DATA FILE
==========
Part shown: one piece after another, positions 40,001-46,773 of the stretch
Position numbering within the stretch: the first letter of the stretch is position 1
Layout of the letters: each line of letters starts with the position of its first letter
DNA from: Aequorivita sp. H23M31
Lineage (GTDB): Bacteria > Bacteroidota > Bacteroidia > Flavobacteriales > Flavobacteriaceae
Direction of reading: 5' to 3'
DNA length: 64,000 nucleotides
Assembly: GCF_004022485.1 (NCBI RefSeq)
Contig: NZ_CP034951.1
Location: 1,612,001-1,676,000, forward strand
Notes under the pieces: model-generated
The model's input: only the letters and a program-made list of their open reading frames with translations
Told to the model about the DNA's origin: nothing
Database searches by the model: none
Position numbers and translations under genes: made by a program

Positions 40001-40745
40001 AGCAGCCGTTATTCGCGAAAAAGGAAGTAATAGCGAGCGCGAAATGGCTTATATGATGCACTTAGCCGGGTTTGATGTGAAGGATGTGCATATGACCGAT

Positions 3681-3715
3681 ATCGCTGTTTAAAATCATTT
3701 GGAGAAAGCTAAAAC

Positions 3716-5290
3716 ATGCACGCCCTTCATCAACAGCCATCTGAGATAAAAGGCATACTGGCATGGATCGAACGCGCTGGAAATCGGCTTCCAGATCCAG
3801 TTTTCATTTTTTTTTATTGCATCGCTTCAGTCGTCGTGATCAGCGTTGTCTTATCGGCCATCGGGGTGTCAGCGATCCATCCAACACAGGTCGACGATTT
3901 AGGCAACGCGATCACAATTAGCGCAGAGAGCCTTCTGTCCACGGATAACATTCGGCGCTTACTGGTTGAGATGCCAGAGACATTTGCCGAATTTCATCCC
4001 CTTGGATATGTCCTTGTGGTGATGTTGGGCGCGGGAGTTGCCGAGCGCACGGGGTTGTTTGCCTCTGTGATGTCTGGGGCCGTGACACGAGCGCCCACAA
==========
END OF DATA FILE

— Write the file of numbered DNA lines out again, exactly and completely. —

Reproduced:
Part shown: one piece after another, positions 40,001-46,773 of the stretch
Position numbering within the stretch: the first letter of the stretch is position 1
Layout of the letters: each line of letters starts with the position of its first letter
DNA from: Aequorivita sp. H23M31
Lineage (GTDB): Bacteria > Bacteroidota > Bacteroidia > Flavobacteriales > Flavobacteriaceae
Direction of reading: 5' to 3'
DNA length: 64,000 nucleotides
Assembly: GCF_004022485.1 (NCBI RefSeq)
Contig: NZ_CP034951.1
Location: 1,612,001-1,676,000, forward strand
Notes under the pieces: model-generated
The model's input: only the letters and a program-made list of their open reading frames with translations
Told to the model about the DNA's origin: nothing
Database searches by the model: none
Position numbers and translations under genes: made by a program

Positions 40001-40745
40001 AGCAGCCGTTATTCGCGAAAAAGGAAGTAATAGCGAGCGCGAAATGGCTTATATGATGCACTTAGCCGGGTTTGATGTGAAGGATGTGCATATGACCGAT

Positions 3681-3715
3681 ATCGCTGTTTAAAATCATTT
3701 GGAGAAAGCTAAAAC

Positions 3716-5290
3716 ATGCACGCCCTTCATCAACAGCCATCTGAGATAAAAGGCATACTGGCATGGATCGAACGCGCTGGAAATCGGCTTCCAGATCCAG
3801 TTTTCATTTTTTTTTATTGCATCGCTTCAGTCGTCGTGATCAGCGTTGTCTTATCGGCCATCGGGGTGTCAGCGATCCATCCAACACAGGTCGACGATTT
3901 AGGCAACGCGATCACAATTAGCGCAGAGAGCCTTCTGTCCACGGATAACATTCGGCGCTTACTGGTTGAGATGCCAGAGACATTTGCCGAATTTCATCCC
4001 CTTGGATATGTCCTTGTGGTGATGTTGGGCGCGGGAGTTGCCGAGCGCACGGGGTTGTTTGCCTCTGTGATGTCTGGGGCCGTGACACGAGCGCCCACAA